Mirella: Definitely. Resilience and overcoming large obstacles and finding a solution, simplicity in our decision-making, fast decision-making are all what make Vestas what we are. The story of Team Vestas Wind reflects the story of Vestas.
How much a personal toll did the episode take on you and your team?
Mirella: It was incredibly tough. I flew out to Mauritius on the day that I was supposed to fly home to Italy for my son’s 17th birthday.. It also took quite a big toll on my team here in Copenhagen because I continued to have my day job heading regular marketing programmes and initiatives and my team were left without me for quite some time while I was dealing with this crisis. Luckily, they stood up to the job and did very well without me.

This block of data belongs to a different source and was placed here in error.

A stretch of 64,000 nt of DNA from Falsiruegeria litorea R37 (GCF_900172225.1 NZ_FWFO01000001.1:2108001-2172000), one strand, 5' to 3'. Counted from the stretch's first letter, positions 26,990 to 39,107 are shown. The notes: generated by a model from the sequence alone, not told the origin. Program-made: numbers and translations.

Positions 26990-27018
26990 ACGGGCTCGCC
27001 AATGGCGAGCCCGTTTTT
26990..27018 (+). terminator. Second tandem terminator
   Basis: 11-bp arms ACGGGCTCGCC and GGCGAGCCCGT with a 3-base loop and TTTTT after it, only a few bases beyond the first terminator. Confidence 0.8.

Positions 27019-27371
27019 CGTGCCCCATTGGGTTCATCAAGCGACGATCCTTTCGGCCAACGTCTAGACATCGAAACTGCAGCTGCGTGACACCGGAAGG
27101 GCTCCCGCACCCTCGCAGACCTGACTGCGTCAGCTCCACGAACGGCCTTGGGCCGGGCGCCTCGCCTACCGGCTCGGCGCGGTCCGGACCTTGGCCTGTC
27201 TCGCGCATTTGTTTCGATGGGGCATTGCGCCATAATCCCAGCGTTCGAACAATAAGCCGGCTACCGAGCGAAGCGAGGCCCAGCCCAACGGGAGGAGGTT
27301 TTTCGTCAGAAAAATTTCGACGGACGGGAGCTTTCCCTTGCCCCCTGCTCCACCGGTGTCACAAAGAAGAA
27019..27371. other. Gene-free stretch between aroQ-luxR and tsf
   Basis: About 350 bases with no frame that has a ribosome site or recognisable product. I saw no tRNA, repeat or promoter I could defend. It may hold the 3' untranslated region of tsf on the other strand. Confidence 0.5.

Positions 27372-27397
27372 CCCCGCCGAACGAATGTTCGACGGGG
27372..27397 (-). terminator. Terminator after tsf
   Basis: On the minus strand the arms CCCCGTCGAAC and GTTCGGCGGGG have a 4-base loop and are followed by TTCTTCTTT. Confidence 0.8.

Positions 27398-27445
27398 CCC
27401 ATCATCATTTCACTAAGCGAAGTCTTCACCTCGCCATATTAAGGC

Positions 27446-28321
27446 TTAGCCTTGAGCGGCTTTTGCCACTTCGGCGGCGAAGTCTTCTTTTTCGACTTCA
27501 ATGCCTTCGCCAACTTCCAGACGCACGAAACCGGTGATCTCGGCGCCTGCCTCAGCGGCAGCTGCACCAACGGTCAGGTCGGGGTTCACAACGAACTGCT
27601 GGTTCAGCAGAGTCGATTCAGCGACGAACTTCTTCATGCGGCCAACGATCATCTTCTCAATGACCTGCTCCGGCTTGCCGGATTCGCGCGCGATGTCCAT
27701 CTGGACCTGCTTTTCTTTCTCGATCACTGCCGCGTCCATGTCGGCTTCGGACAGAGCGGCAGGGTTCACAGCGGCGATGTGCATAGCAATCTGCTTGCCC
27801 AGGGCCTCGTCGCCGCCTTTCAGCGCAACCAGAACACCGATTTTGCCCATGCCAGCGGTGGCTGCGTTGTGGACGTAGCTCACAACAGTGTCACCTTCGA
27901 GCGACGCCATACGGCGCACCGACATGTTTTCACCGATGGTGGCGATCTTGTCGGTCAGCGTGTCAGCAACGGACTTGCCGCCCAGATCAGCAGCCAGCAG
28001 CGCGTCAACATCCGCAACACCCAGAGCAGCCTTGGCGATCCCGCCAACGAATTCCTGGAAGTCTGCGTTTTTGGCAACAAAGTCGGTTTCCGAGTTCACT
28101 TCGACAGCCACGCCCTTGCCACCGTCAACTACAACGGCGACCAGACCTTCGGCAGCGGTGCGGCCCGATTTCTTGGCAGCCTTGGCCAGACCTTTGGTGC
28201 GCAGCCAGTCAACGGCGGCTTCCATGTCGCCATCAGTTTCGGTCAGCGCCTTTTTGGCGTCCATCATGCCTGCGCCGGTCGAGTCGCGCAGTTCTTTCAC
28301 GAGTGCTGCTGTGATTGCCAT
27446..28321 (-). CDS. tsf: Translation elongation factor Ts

Also for my team, it was very emotional. Everybody felt that we had failed somehow in the project and the programme, we all felt a bit responsible. We felt that just as things were setting off for us well in the programme and were learning about the sailing world, it suddenly all came to an abrupt end. It was really difficult also to keep the motivation of the team alive. That was a particularly strong issue.
What, if any, corporate PR lessons were learned by you and your team which you can transfer to normal business dealings at Vestas Wind Systems, the company?
Mirella: It did – at least with the speed of decision-making. It really shows that when necessary you can make a decision without having to spend three or four rounds of iterations and meetings. You are required to get the information out very fast so we needed to organize the whole collaboration and willingness to share information and agree on an approach much quicker. It definitely taught us that.